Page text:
One of the important targets for road infrastructure is removing bottlenecks.
In addition, a number of targets have been set in the EC paper “Towards a rail network giving priority to freight” (European Commission, 2007b), some of which relate to infrastructure development, not necessarily covered by, but relevant to this indicator such as:
- create a strong European rail network, part of the TEN-T on which fright transport will be more reliable and efficient;
- undertake new measures to create a fright-oriented network;
- increase capacity of corridors in terms of freight length, gauge, axle load and maximum speed.
The EC Green Paper “TEN-T: A policy review” has raised one more possible target of separating rail freight and passenger infrastructure to ensure better capacity and provide for the needs of both services which are quite different (European Commission, 2009). The revision is still in progress and the scope of the policy and targets are to be set.
The EU’s policy to promote inland waterways transport is reflected in the Integrated Action programme “NAIADES” 2006-2013. One of the objectives is to provide adequate waterways infrastructure and to develop it in a coordinated and integrated way. TEN-T programme project no. 18 is dedicated to inland waterways and its completion should finalise the currentEuropewide (18 participating countries) waterways infrastructure.
Pipelines are the most efficient, economic and safe transport mode for crude oil transportation. Recently EU’s energy policy underwent the second energy strategic review resulting in the Third Energy package agreed in May 2009 by the European Parliament. One of the five points of the EU Energy Security and Solidarity Action plan focuses on infrastructure needs and the diversification of energy supplies (DG TREN, 2008). Here the declaration signed in 2007 for building a pipeline to bring oil from theBlack Seaby 2012 is the matching action already in progress (EurActive, 2007). Though future developments of the oil pipeline infrastructure should not only provide a greater oil supply security for EU, but also be in line with the “20-20-20 initiative” which should make EU less dependent of imports of oil and gas by increasing share of renewable energy in overall energy consumption.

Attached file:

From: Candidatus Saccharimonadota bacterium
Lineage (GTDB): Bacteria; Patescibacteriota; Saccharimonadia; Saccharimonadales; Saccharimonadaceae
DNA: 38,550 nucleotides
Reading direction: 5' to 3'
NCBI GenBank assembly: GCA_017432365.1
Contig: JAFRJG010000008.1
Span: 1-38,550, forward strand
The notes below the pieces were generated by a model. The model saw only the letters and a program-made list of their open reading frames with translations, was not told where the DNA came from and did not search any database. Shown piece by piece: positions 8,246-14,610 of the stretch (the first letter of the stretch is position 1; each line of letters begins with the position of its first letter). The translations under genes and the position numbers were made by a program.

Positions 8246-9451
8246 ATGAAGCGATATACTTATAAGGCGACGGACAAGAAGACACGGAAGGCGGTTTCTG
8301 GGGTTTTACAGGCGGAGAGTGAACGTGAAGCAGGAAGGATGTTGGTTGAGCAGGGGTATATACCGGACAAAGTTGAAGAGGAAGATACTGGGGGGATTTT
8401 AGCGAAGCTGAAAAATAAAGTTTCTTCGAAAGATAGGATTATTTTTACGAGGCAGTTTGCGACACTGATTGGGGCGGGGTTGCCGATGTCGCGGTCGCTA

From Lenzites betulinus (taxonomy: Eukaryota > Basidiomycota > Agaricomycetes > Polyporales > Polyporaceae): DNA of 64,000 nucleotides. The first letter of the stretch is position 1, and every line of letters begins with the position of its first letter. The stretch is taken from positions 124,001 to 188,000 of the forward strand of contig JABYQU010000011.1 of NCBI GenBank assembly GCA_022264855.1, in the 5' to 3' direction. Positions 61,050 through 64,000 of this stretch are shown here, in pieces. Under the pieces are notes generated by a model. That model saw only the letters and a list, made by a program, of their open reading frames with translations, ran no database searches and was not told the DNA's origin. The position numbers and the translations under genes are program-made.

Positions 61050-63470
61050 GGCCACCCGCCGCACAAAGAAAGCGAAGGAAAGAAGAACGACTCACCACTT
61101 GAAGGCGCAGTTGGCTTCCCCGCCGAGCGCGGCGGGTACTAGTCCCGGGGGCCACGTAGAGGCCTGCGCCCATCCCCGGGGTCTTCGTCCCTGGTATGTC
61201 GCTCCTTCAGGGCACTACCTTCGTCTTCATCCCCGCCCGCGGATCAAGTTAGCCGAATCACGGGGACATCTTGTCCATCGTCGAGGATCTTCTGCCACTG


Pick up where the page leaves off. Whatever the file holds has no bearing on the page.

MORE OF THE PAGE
Most recently the European Commission published a Transport White Paper in March 2011 (European Commission, 2011), which includes a number of objectives and targets for transport. In particular there are a number of objectives aimed at ‘Optimising the performance of multimodal logistic chains, including by making greater use of more energy-efficient modes’, which will in most cases have a direct impact on transport infrastructure investment and capacity; these include:
- 30 % of road freight over 300 km should shift to other modes such as rail or waterborne transport by 2030, and more than 50 % by 2050, facilitated by efficient and green freight corridors. To meet this goal will also require appropriate infrastructure to be developed.
- By 2050, complete a European high-speed rail network. Triple the length of the existing high-speed rail network by 2030 and maintain a dense railway network in all Member States. By 2050 the majority of medium-distance passenger transport should go by rail.
- A fully functional and EU-wide multimodal TEN-T ‘core network’ by 2030, with a high quality and capacity network by 2050 and a corresponding set of information services.